By taking the time to reflect on my grade, I learned about what had led me to success and what I needed to continue this semester. To me, reflection is the process of evaluating what went right and what went wrong and determining what you will carry forward. It has to be highlighted that I am not reflecting on this because I did well, I am reflecting on this because I needed to see what I did well in order to try and continue this on.
So this is my second blog post but my first proper reflection post. We had a lecture on Social injustices and the biases within our culture in the morning and then the seminar in the afternoon. I have to say the morning lecture did knock me sideways a little bit as I was not expecting to be basically called homophobic at 9 o’clock on a Tuesday morning. However, it was that initial shock that really made me think. The Unconscious Bias was a running theme throughout the lecture and it was the definition that really stuck with me: “Regardless of how fair minded we believe ourselves to be, most people have some degree of unconscious bias. The means that we automatically respond to other (e.g. people from different racial or ethnic groups) in positive or negative ways.” (Equality Challenge Unit, 2013, p1). I realised that I hadn’t recognised what had been going on in my own mind and it took an impowering and moving speech from Panti Noble for me to see. I realised that in normal society the unconscious bias is not recognised- as it says- it’s unconscious. People are oblivious to what is actually going on. In my case this lack of awareness was highlighted in the task we were set in the seminar.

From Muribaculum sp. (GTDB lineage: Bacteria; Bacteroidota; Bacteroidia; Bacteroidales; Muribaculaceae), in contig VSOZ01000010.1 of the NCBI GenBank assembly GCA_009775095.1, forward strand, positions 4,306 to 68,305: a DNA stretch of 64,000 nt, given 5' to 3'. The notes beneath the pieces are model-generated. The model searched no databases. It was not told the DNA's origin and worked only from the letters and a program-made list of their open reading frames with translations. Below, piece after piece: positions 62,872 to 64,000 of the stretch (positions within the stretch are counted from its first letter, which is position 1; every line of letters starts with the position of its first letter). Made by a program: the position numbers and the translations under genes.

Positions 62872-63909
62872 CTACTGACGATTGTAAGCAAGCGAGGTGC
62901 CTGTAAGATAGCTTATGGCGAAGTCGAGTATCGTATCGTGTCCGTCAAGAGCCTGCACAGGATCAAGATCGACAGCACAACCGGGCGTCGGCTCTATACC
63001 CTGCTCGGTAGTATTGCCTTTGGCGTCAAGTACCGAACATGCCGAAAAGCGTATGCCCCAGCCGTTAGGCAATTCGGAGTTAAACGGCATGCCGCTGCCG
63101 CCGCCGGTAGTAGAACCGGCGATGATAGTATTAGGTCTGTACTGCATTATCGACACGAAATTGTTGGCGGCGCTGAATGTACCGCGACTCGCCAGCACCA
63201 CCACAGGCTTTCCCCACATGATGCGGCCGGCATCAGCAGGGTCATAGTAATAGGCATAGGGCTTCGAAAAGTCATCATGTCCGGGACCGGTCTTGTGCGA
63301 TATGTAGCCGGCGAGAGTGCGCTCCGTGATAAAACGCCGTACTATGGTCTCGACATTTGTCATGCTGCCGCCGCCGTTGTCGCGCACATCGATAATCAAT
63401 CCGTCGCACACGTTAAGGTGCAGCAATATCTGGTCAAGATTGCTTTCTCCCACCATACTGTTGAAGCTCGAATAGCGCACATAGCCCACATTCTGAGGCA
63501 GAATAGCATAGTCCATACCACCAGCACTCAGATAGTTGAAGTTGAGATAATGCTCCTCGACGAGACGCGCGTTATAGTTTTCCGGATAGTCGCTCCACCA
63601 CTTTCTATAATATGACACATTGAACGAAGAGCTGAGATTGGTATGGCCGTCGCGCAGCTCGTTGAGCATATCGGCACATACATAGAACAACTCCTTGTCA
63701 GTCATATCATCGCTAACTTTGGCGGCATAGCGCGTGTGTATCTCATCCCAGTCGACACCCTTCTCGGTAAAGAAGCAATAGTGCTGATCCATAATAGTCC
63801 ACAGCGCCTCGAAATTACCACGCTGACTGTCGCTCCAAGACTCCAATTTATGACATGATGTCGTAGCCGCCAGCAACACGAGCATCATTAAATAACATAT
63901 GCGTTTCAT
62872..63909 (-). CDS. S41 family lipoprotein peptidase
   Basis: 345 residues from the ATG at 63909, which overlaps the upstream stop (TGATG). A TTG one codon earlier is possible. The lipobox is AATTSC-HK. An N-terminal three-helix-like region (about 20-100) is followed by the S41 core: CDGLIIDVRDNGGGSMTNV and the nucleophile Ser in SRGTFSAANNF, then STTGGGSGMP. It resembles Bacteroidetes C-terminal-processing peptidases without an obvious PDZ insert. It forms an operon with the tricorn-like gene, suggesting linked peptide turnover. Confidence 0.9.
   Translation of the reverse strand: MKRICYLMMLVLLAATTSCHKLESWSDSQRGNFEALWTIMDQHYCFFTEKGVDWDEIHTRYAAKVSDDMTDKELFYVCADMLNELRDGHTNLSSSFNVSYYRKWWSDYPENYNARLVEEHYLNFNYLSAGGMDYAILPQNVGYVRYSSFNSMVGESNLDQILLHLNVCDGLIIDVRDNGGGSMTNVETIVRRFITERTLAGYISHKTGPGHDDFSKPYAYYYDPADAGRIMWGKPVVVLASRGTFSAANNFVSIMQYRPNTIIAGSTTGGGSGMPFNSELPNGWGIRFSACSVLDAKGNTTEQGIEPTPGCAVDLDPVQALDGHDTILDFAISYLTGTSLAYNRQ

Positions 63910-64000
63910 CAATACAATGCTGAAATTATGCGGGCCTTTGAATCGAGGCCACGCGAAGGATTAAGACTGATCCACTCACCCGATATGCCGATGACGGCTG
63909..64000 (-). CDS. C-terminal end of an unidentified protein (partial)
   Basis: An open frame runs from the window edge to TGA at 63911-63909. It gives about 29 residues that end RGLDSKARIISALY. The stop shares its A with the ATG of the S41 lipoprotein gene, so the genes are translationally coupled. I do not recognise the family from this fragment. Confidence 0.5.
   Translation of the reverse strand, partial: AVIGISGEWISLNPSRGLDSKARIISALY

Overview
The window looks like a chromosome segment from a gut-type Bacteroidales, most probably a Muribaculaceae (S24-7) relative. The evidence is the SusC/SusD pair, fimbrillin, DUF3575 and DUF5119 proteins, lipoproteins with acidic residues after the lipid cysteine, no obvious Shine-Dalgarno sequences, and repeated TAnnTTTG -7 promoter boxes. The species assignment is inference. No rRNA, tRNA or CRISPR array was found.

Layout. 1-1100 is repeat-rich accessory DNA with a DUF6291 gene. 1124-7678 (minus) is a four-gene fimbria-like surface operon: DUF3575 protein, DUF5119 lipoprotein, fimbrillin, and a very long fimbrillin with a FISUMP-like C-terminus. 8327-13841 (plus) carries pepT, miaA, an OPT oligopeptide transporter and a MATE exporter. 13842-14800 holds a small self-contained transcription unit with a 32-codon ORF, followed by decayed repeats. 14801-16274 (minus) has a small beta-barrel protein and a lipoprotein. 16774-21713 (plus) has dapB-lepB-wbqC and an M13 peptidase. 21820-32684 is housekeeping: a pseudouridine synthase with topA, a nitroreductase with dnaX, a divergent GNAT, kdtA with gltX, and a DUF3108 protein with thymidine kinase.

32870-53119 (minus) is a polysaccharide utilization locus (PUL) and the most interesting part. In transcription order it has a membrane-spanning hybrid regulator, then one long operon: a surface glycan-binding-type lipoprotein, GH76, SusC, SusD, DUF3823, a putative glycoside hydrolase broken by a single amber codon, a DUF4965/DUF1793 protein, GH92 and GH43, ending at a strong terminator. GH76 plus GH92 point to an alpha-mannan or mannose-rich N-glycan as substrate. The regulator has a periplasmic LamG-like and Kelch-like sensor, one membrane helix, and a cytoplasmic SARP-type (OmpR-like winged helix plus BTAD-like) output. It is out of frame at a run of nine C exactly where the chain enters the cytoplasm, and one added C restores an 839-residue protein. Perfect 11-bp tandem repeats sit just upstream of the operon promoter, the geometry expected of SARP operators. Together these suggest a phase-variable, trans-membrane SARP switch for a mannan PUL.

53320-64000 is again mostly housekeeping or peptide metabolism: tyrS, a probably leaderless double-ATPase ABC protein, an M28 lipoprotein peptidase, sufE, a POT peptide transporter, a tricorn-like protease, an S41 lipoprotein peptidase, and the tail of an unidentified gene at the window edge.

We were separated into 4 groups. A random selection, groups being chosen purely based on where you sat. Each group was given a task and one envelope to complete said task. Unbeknownst to the whole class, our lecturer had given two groups envelopes with less and inefficient items to complete the task. In my case, I was given one of the more affluent envelopes. During the presentation part of the task, it came to my attention that there was a feeling of disadvantage within two of the groups due to their lack of resources. When it was revealed to us by our lecturer that there were two groups given a considerable amount of resources less than the others, I realised I hadn’t clocked onto the inequality that had gone on right in front of me. Groups 3 and 4 (the “less affluent” groups) went onto explain how the behaviour of the lecturer and the negative feedback and body language he presented to them made them feel. As they talked, I realised that I hadn’t picked up on any of his negativity towards these groups. Like the unconscious biases within culture and people, I had become oblivious to the inequalities of the teaching setting. I am not going to lie to you, it got to me a little bit because I have always seen myself as someone who is quite perceptive and can pick up on people’s social ques easily, however I had been just shown that I was as unaware of my own unconscious bias as I was of inequalities within a situation. As a teacher, you should be seeing what other people may or may not see and so by not picking up on the inequality, I felt like I had almost failed before I had begun.